College Support Agreements
It is best for parents who are in the process of getting divorced to prepare a written college support agreement in addition to a child support agreement. Such an agreement should specify who is responsible for how much of the college expenses, how many semesters of support will be provided, any limits on annual payments, indexing payments to the tuition at a particular college (e.g., a state college), whether there is an age limit (i.e., up to age 24, when the student becomes automatically independent), and any restrictions on colleges the child may attend (e.g., specific colleges and accreditation, 2-year vs. 4-year, public vs. non-profit). (Although it is common for college support agreements to specify that the child must attend a state college, it is better to index the support requirement against the state college tuition while allowing the child the flexibility to choose another college. For example, one could specify that the non-custodial parent will provide 50% of the tuition at the state college or the college where the child enrolls, whichever is less. It is also common to base the college support requirement on the expected family contribution figure.) The agreement should also specify what constitutes college costs (i.e., just tuition and required fees, or also room and board, transportation, health insurance, textbooks and other educational expenses) and whether there are any requirements the child must satisfy to receive continued support, such as achieving a minimum GPA and taking a minimum number of credit hours. The agreement should also specify whether the college support is to be paid directly to the school, to the custodial parent, to the child, or to a combination. Often the percentage of college costs is divided proportionately between the parents according to income after subtracting non-discretionary expenses such as taxes, basic living expenses and health care. This is the same as the "income shares formula" used by most states for child support.
Section 529 prepaid tuition plans and section 529 college savings plans are especially popular vehicles for funding the college education of children of divorced parents, as they permit the non-custodial parent to limit their financial obligation by prepaying for a set percentage of college costs.
Although child support requirements terminate in most states at when the child reaches the age of majority (usually age 18 or 21), there is often an exception for children who are enrolled in a postsecondary educational institution or have special needs. Even if child support has terminated, the non-custodial parent might still be required to provide college support.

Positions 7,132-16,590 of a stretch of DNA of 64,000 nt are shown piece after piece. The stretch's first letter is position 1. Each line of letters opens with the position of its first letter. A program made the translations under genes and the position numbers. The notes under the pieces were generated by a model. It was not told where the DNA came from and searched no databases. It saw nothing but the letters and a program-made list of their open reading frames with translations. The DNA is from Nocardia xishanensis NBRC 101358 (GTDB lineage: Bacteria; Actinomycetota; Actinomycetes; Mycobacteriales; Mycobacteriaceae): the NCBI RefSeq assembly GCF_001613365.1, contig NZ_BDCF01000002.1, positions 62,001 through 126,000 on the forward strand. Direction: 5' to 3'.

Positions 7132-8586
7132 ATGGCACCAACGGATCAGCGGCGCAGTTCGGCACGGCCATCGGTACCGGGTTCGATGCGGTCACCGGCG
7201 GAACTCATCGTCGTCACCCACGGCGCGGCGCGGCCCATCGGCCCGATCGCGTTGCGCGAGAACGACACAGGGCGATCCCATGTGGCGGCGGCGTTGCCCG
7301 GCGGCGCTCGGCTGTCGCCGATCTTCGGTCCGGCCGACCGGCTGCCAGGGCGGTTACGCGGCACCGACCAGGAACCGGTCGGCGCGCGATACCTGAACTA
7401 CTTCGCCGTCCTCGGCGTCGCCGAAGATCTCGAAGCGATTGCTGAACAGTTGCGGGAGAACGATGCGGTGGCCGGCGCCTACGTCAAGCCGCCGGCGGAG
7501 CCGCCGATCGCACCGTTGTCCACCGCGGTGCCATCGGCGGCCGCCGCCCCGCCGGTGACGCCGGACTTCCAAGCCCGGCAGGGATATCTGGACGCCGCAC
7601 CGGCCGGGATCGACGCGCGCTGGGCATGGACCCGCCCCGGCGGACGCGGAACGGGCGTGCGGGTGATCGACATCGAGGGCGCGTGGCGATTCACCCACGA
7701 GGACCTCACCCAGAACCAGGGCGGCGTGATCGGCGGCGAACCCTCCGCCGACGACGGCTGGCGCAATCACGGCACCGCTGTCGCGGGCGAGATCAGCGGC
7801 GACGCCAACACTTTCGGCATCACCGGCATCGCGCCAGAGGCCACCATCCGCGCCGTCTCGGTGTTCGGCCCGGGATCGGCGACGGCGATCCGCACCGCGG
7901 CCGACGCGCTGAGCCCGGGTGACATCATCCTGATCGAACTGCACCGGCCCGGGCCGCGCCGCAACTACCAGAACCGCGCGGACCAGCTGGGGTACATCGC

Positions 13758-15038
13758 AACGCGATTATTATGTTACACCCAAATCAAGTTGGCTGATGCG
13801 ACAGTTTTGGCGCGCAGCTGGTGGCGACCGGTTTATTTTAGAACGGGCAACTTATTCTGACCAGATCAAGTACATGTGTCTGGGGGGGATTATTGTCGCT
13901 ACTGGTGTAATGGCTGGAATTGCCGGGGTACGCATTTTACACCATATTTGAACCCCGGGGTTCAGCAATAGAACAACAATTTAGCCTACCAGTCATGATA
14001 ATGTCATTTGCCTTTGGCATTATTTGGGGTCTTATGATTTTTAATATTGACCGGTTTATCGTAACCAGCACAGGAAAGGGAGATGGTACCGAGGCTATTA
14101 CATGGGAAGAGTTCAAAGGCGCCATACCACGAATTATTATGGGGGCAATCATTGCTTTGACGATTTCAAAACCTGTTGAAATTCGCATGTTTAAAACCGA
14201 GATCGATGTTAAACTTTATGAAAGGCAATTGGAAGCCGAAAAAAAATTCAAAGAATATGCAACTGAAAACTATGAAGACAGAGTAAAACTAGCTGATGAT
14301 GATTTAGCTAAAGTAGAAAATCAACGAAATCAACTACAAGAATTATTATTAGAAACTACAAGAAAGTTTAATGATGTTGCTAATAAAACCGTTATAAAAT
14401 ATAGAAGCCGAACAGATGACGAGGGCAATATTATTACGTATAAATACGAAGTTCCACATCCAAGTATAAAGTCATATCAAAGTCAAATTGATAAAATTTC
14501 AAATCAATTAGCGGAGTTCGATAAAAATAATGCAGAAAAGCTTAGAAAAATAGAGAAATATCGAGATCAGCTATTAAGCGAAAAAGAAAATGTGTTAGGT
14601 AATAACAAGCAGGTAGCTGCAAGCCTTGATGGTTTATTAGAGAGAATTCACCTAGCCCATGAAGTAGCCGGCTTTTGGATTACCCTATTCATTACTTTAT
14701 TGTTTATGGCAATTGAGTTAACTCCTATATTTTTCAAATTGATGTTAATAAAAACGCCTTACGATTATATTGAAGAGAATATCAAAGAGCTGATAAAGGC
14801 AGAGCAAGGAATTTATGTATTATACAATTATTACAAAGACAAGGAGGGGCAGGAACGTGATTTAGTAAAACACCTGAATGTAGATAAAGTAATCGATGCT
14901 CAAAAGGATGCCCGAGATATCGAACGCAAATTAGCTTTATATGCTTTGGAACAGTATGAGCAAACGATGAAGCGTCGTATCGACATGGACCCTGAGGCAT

Note that college support agreements might not be binding on the estate of a deceased non-custodial parent in some states (e.g., Massachusetts).
Studies have found that children who have kept in contact with the non-custodial parent are more likely to receive greater support. Fathers with joint legal custody provide more college support than fathers without custody, and fathers with visitation rights provide more college support than those without visitation rights.
Obligations of Stepparents
My parents are divorced, and the parent I'm living with has remarried. Does my stepparent have to report his or her income and assets on the FAFSA?
Yes, provided that the parent you're living with is the one filling out the FAFSA (your custodial parent). If your stepparent is married to them at the time you fill out the FAFSA, they must report their income and assets even if they weren't married to them in the previous year.
The specific statutory citation that supports this is 20 USC 1087oo(f)(3), which is section 475(f)(3) of the Higher Education Act of 1965:
My custodial parent remarried and signed a prenuptial agreement that absolves the stepparent from financial responsibility for my education. Why does my stepparent have to provide financial information on the FAFSA?
Prenuptial agreements are ignored by the federal need analysis process. After all, two individuals (parent and stepparent) cannot make an agreement between them that is binding on a third party (the federal government). The federal government considers the stepparent a source of support regardless of any prenuptial agreements to the contrary. If a stepparent marries the parent, he or she is considered responsible for supporting the parent and children even if he or she is unwilling to do so.
College Support and Income Taxes
Can a non-custodial parent who is paying college tuition directly to a college take advantage of education tax benefits such as the Hope Scholarship?
The non-custodial parent can only take advantage of the education tax benefits when he or she claims the child as a dependent. If the non-custodial parent does not claim the child as a dependent on his or her income tax returns, but the custodial parent does, the custodial parent can claim an education tax credit based on the tuition paid by the non-custodial parent.